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About The Plattsmouth journal. (Plattsmouth, Nebraska) 1901-current | View Entire Issue (Aug. 31, 1916)
THURSDAY, AUGUST 31, 1916.
PLATTSMOUTII JOURNAL HOME COMING EDITION
I W elcome Home, Old Timers!
F. G. Frickc & Co., Greet You
when in town come in and sec us. We're old timers also, and will wel
come everbody who will visit us and talk over old days and events.
Since our advent her in 1884 we have made many friends we hope
they will all call on us during1 Home Coming week.
F. G. FRICKE & CO.
Druggists and Pharmacists.
The Rexall Store.
Subscription Taken for Magazine
LOOSE WILES CANDIES
Agent for Wilcox Flowers.
"WHEN A MAN'S A MAN" by Harold Bell Wright.
STATiFEELD BOOK SH9P-
Pioneer Implement House
JOHN F. GORDER, Prop.
AGRICULTURAL IMPLEMENTS, HARNESS AND
DODGE BROS. CARS.
We have the largest and best equipped finishing plant in
the middle west.
Price List on Request
Olson Photo Company
C. E. HARTF
WOOD, COAL AND FEED.
Cor. 3rd and Main Sts.
Agent for Pratts Stock Foods.
If You Want Your Painting,
Paper hanging or any interior Decorating properly done
Frank R. Gobelman
Picture framing and all work of similar character artis
Sign Painting a Specialty!
FINE LIQUORS AND CIGARS.
J. W. HARPER WHISKEY
Krug's Celebrated Beer
Case Beer a Specialty.
Old timers Invited during Home Coming Week.
J STAPLE AND FANCY GROCERIES, PROVISIONS,
QUEENSWARE. FLOUR, FEED AND SHOES.
Quality best in everything we have in stock.
Phone at Main Street Store 236.
Phone at Lincoln Avenue Store 118.
HELD LAST NIGHT
Much business Transacted, However,
Claims Allowed, and Other Mat
ters of Importance.
Trie city council assembled last
evening at the city hall with a full
attendance of the membership and pro
ceeded at once to launch into a dis
cussion of the city's business matters.
A petition from the Waterman Lum
ber and Coal company was presented
in which they protested against the
c r.dition of the sidewalk on the east
side? ff the Holly building on Fourth
sticei. :.nd requested that the street
commissioner be instructed to go
rho-d and do the work and have the
walk nut in and the cost taxed against
Councilman Lushinsky moved that
the communication be placed on file
as he had been told by Mr. Holly that
the work on the walk was to be started
at once and the contract had been let.
J. II. McMaken who was present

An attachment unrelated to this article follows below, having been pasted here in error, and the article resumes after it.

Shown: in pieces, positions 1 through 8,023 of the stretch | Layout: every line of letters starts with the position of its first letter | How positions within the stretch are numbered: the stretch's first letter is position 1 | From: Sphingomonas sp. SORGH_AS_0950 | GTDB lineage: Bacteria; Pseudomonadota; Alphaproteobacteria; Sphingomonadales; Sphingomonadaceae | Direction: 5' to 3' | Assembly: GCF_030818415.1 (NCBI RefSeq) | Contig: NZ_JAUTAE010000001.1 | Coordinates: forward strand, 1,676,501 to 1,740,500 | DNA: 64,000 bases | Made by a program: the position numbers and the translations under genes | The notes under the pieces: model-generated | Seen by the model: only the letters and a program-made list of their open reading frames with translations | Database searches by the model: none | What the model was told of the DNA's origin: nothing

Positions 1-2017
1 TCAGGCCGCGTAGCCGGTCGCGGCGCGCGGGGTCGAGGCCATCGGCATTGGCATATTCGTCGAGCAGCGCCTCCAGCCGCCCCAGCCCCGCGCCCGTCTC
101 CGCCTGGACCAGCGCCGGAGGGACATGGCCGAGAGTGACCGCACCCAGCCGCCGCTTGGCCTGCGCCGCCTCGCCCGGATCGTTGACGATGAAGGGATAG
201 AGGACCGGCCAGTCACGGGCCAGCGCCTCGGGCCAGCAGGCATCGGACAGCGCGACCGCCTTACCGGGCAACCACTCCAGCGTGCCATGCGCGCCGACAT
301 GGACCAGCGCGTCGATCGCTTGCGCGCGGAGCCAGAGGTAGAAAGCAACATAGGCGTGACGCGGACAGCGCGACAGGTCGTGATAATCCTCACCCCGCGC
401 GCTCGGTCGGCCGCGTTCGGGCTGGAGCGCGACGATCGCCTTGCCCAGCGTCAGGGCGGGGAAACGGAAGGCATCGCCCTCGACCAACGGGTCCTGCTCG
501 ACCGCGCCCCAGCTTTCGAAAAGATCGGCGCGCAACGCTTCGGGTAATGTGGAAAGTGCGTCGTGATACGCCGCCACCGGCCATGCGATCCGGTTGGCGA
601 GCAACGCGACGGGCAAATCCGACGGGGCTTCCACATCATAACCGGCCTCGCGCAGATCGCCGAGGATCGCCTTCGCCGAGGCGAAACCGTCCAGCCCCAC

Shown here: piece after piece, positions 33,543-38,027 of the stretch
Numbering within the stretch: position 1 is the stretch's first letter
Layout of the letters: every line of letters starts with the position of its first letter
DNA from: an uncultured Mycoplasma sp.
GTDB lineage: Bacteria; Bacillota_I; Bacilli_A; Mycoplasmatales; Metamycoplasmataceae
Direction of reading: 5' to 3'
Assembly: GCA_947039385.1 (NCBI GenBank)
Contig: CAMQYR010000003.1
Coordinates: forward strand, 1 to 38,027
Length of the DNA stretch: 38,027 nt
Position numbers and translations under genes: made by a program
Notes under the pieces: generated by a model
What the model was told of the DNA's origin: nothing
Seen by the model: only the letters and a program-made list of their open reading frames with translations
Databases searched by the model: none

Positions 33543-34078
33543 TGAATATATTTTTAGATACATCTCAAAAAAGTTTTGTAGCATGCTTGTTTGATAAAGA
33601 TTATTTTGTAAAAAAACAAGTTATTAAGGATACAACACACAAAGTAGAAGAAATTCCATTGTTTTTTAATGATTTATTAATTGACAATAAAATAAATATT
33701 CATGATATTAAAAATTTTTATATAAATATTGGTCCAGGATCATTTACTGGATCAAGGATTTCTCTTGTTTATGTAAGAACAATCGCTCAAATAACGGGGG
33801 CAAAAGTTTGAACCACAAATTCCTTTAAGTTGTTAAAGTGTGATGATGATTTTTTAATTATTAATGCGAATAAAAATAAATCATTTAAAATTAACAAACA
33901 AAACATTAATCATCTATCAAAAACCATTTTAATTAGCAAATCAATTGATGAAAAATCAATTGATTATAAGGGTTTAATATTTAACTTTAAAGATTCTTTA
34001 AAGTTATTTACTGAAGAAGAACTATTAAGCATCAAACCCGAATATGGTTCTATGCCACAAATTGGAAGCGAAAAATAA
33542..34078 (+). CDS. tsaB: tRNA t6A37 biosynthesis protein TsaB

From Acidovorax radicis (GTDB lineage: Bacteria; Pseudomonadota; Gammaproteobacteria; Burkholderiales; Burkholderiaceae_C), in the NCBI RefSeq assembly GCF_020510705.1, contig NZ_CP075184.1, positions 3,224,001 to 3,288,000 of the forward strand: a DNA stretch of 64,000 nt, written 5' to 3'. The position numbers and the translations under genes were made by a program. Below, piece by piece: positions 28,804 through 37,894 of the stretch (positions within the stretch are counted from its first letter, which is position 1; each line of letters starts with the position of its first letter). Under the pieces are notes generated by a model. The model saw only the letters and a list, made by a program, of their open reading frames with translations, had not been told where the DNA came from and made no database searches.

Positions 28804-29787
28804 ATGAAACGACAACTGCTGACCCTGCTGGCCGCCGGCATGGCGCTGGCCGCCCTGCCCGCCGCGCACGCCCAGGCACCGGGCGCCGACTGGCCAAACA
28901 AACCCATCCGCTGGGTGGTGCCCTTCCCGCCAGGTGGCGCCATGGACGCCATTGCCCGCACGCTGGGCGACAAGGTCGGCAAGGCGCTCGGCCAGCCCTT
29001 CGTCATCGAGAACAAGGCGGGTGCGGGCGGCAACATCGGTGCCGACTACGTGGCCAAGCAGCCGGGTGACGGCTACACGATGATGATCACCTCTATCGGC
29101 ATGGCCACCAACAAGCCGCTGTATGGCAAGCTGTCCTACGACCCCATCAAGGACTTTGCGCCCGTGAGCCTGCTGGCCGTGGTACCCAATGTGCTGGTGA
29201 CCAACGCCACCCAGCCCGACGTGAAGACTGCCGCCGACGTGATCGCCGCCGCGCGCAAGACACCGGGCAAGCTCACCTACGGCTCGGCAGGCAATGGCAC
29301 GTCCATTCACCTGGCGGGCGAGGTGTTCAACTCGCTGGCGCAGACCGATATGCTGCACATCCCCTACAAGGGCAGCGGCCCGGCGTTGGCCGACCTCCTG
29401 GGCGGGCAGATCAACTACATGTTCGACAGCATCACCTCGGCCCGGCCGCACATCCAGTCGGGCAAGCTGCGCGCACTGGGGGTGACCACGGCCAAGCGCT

stated that he had the contract for the
laying of a concrete walk on the north
side of the building and that he un
derstood that the brick from the pres
ent walk was to be used on the exten
sion of the walk back to the alley.
The claims committee to which had
been referred the claims of Weyrich &
Hadraba for $3.45 for supplies and F.
G. Fricke & Co., for $1.:33 for supplies
to the board of health, recommended
that the claims be allowed.
Chairman Dcstor of the streets, al
ley ar.d bridges committee presented
a letter that had been received from
Mayor Ley da of Falls City in regard
to the matter of the rattler that they
jhad used there and which our city had
j desired to use. Mr. Leydu stated that
ithe rattler could be had for use for $25
J and the cost of transportation to and
j from that city and the city of Platts-
mouth to replace the shot used at
j ' Councilman Johnson did not know
what to think of the matter but he
was of the opinion that as the hiring
!of the rattler would cost in the neigh
borhood of $100 he thought it would
i be better to buy one for use in the
neighborhood of $:10 that could be
used in the years to come in the city
On motion it was decided to refer
Use matter to the streets, alleys and
bridges committee for action and tc
took up the cost of a new rattler.
Mr. liestor also stated that the
county commissioners had not Ikci.
in session since the last meeting of
the council and he would soe that at
the next session of the board of the
matter of the roads leading to the
city would be taken up and some ac
tion secuitd from the. commissioners.
Councilman Harris of the cemetery
committee reported that he had looked
into the matter of the setting of the
price of the lots in the newly platted
section of the Oak II ill cemetery and
that he believed that it was a fair
price and in keeping with price-:
charged in other cities. All lots east
of Mark street, ?o0; all west of Mat
thew street, $-0 anil those between
Matthew and Mark street, $40 with
the fractional lots in proportion.
A motion was also passed setting
the price of the lots with the recom
mendation that the whole lots be solo
at once and not cut in two unless sold
at one time.
The light committee through Coun
cilman Lushinsky reported that on the
petition for a light at the corner of
Eleventh and Hickory street they
could not recommend the granting of
the petition as the lights in that neigh
1 orhood was sufficient but they recom
jnended that the trees in that locality
be trimmed up so as to afford more
This occasioned some discussion be
tween Mr. Lattery of the second ward
end Mr. Luschinsky as Mr. Buttery
thought the committee had not looked
into the matter close enough as the
residents there had been annoyed by
loafers tdor.g that street. Mr. Lusch
insky stated that the committee had
taken all matters into consideration